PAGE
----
• Ectopic Ureter
  • Vaginal Abscess
  • Uterine Stump Pyometra (where there’s residual tissue after an ovariohysterectomy)
  • Ovarian Remnant Syndrome (when your dog still goes into heat despite being already spayed)

Here’s a short video of a vet explaining some possible causes of urinary infections in dogs.

Diagnosis of Vaginitis in Dogs

Just like with the symptoms and causes, diagnosis and treatment will also vary and depend on the age of your dog and how severe the inflammation is.

As we mentioned earlier, go and talk to your vet before you try any home remedies or homeopathic cures. Keep in mind that the common symptoms of vaginitis might be masking other health concerns in your dog.

Get a professional opinion before treating your pet on your own. All you have to do is be ready with all the information your dog’s medical history and other essential details about the current condition – when it started, how it looks like, how the dog behaves, and more.

The vet will then conduct diagnostic tests which include physical exams, blood tests, fecal tests, urine tests and culture, antibiotic sensitivity tests, vaginal cultures and vaginoscopy, and cytology studies.

Vaginoscopy or x-ray may be required if there’s a concern that the vaginal inflammation developed because of tumors or cysts.

dog visiting the vet with her human family

Treatment options for vaginitis in dogs

If you have a puppy who is suffering from juvenile vaginitis, she doesn’t need to undergo surgery or get hospitalized. It’s just a phase she’s going through. The inflammation and other symptoms would go away on its own after her first heat or estrus.

But if the vet prescribed a topical medication to relieve your pet from discomfort, she might have to wear a neck cone.

The cone, also called Elizabethan collar, would not only stop your dog from licking, but it will also let the cream work and let the skin heal undisturbed.

If you want her to get spayed, it’s best to wait for her first estrous cycle is over before making her go through the procedure.

If bacterial infection caused the inflammation, the vet would prescribe antibiotics, and if needed, he or she might also require you to administer antiseptic to control the disease.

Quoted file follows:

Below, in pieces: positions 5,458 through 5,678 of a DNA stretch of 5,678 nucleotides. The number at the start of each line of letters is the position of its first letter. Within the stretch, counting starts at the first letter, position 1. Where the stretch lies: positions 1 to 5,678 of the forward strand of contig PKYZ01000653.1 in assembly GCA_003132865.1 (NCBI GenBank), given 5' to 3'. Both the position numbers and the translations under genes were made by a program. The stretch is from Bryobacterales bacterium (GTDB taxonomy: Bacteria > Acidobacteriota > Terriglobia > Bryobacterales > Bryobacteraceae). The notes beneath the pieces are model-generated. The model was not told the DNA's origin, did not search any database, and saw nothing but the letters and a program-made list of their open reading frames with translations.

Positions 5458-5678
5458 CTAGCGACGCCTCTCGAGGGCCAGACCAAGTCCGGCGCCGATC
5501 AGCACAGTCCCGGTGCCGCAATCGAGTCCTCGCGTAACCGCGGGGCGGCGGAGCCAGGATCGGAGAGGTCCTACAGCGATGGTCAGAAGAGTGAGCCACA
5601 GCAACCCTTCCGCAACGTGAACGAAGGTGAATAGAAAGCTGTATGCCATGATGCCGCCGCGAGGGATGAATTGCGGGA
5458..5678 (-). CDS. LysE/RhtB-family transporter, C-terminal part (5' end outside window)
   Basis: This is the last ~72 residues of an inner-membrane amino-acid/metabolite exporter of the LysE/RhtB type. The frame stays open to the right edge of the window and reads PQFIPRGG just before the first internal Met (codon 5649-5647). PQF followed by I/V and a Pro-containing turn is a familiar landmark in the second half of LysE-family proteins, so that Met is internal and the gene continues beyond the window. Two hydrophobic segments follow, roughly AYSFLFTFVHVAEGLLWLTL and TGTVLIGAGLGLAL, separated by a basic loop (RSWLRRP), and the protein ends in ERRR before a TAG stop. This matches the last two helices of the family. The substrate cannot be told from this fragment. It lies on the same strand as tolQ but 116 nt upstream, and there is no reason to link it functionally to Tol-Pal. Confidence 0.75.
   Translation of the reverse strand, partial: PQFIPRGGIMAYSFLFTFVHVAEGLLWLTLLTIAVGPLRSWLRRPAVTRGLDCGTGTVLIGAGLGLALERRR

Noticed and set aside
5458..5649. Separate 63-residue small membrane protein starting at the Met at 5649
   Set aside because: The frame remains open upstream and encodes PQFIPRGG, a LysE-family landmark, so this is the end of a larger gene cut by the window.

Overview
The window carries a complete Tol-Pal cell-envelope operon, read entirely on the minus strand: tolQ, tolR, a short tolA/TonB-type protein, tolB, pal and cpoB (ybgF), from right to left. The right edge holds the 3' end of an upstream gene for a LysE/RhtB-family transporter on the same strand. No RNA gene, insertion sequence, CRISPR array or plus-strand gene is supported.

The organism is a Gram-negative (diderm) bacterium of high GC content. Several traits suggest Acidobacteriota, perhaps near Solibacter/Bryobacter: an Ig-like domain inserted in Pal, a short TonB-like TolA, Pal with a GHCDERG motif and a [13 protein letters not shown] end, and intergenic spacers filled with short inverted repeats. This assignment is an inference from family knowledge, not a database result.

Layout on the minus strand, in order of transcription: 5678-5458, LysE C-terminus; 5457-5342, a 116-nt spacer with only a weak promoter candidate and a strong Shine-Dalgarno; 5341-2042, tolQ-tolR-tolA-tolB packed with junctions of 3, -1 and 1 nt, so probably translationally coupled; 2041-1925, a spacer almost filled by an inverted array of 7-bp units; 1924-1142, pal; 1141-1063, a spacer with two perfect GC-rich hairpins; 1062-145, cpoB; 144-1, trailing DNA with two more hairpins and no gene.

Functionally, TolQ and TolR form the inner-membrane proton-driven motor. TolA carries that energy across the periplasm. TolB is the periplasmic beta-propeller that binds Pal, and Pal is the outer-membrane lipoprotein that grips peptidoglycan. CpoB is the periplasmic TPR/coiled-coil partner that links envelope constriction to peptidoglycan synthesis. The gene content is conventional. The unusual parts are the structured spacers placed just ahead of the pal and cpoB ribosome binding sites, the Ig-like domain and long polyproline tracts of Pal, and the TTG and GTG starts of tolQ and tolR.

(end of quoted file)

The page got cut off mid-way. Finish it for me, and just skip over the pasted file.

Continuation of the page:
Other than that, some dogs would have to have their ovaries and uterus completely removed as the condition is not treatable anymore. Older female dogs may benefit from getting spayed if they get vaginitis while they are still intact.

Helping your dog recover from vaginal inflammation

Your beautiful dog can still feel sore for a few more days or longer.

As a loving owner, we would do anything to speed up our pet’s recovery and prevent her from getting vaginitis again.

You can help your dog get better by making sure she has a stress-free and clean area or space.

If she was sent home to take medications such as anti-inflammatories or estrogen therapy, adhere to the vet’s instructions.

And whether your dog has undergone surgery or not, don’t ever stop administering her treatment and medicines in the middle of the course! Even if you think that your dog is back to normal and feeling better.

Dog taking her medicine administered by a vet

Your vet might also recommend that you change the last soap or shampoo you are using on your dog. He or she would probably advise that you switch to a milder one to reduce and prevent irritation, especially when cleaning your dog’s vaginal area.

Just be patient, and your dog would be back to her bubbly, healthy self, generally around two to three weeks from the time she started her treatment.

If your pretty doggo has experienced vaginal inflammation or currently have this condition, let us know about it. Share your story, ask questions, or give tips to help fellow dog parents by leaving a comment below!

1 reply on “How to Deal With Your Dog/Puppy’s Vaginitis”

  • Linda says:

    These days not everyone can afford to pay for a vet, you never know what the final bill will be. I was one of the first patients of my vet when she opened her practice a zillion years ago, and have been until now. I asked if I could split the visit into 2-3 payments. “we don’t take payments”.
    well. so I have to try and treat this vaginitis myself and there are 100 cures on the internet.